GSLV-F05 take off in 2016ISRO
The Indian Space Research Organisation (ISRO) is planning on launching a ‘small’ crewed space station.
ISRO head, Dr. K Sivan made the announcement on Thursday adding India would not join the ISS. The ambitious project is an extension of the Gaganyaan mission, which aims to send an Indian crew to space in 2022.
"We have to sustain the Gaganyaan programme. So, subsequently, as a long-term plan, we are planning to have the space station. We are going to join the international community in manned missions to moon, asteroids. We have a clear plan for the space programme," Sivan told local reporters.
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“We are planning to have a separate space station. We will not be a part of the ISS. Our space station is going to be very small. We will be launching a small module and that will be used for carrying out microgravity experiments," he added.
Base for experiments and observations
The 20-tonne space station will be able to support astronauts for extended missions to space. An orbiting space station provides a consistent base for space-related experiments and observations.
India has confirmed it will send its first crewed mission into space in 2022.
"On the eve of 75th Independence anniversary of India in 2022, ISRO has resolved to send its first human mission into space. An exclusive special cell - Gaganyaan National Advisory Council - has been created to monitor planning, preparation of the mission," Union Minister of State for Atomic Energy and Space Jitendra Singh said.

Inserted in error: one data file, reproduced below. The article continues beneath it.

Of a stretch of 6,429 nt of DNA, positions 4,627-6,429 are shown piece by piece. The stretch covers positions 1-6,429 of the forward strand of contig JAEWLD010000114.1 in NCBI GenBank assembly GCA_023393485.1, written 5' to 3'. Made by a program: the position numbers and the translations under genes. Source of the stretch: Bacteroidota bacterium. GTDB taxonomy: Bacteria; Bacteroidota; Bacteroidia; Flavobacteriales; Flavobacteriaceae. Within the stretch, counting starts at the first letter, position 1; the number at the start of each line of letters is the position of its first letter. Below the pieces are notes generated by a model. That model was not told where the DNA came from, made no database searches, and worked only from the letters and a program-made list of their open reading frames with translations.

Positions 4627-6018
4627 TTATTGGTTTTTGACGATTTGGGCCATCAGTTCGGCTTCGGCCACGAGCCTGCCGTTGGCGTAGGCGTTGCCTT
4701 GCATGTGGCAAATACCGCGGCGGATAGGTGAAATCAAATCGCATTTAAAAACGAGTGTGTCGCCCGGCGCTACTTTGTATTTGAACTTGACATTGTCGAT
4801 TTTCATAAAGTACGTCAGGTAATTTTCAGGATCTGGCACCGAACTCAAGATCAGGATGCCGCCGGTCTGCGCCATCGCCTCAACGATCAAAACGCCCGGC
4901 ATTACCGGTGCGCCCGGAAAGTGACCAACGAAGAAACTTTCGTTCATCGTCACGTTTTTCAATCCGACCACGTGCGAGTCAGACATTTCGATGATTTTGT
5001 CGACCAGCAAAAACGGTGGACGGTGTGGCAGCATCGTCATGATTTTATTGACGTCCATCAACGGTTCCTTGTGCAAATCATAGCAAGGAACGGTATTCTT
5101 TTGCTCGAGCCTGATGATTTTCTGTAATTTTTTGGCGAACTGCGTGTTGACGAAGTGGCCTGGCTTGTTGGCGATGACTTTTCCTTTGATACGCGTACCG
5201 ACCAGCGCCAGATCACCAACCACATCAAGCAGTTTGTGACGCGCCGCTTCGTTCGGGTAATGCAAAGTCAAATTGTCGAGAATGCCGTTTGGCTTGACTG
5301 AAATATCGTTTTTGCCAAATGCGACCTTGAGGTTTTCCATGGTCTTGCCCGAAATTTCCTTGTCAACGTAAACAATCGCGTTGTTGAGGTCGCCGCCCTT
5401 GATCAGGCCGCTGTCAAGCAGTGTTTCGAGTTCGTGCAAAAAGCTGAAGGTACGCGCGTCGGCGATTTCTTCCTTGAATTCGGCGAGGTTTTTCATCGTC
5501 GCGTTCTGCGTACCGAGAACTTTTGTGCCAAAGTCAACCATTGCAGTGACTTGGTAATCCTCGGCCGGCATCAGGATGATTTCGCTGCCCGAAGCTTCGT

Big missions on small budgets
Despite working with much smaller budgets than their American and Chinese counterparts, the Indian space organisation has launched several globally important missions.
ISRO’s first mission to the moon in 2008 was critical in confirming the presence of water molecules on the moon.
In 2014, a successful mission to Mars cost $74 million (around Rs 514 crore) just a tiny portion of the $671 million spent by the US space agency NASA on a similar project.
There is currently only one functioning space station in Earth lower orbit, the International Space Station (ISS).
ISS may retire within a decade
The ISS is an ongoing collaboration between by European Space Agency, the United States (NASA), Japan (JAXA), Canada (CSA) and Russia (Roscosmos). The first section of the ISS was launched in 1998, with its first long-term crew arriving two years later.
The ISS may reach the end of its life within a decade, but there are no concrete plans to replace it. China has announced its intention to launch a space station and says it would welcome international collaboration.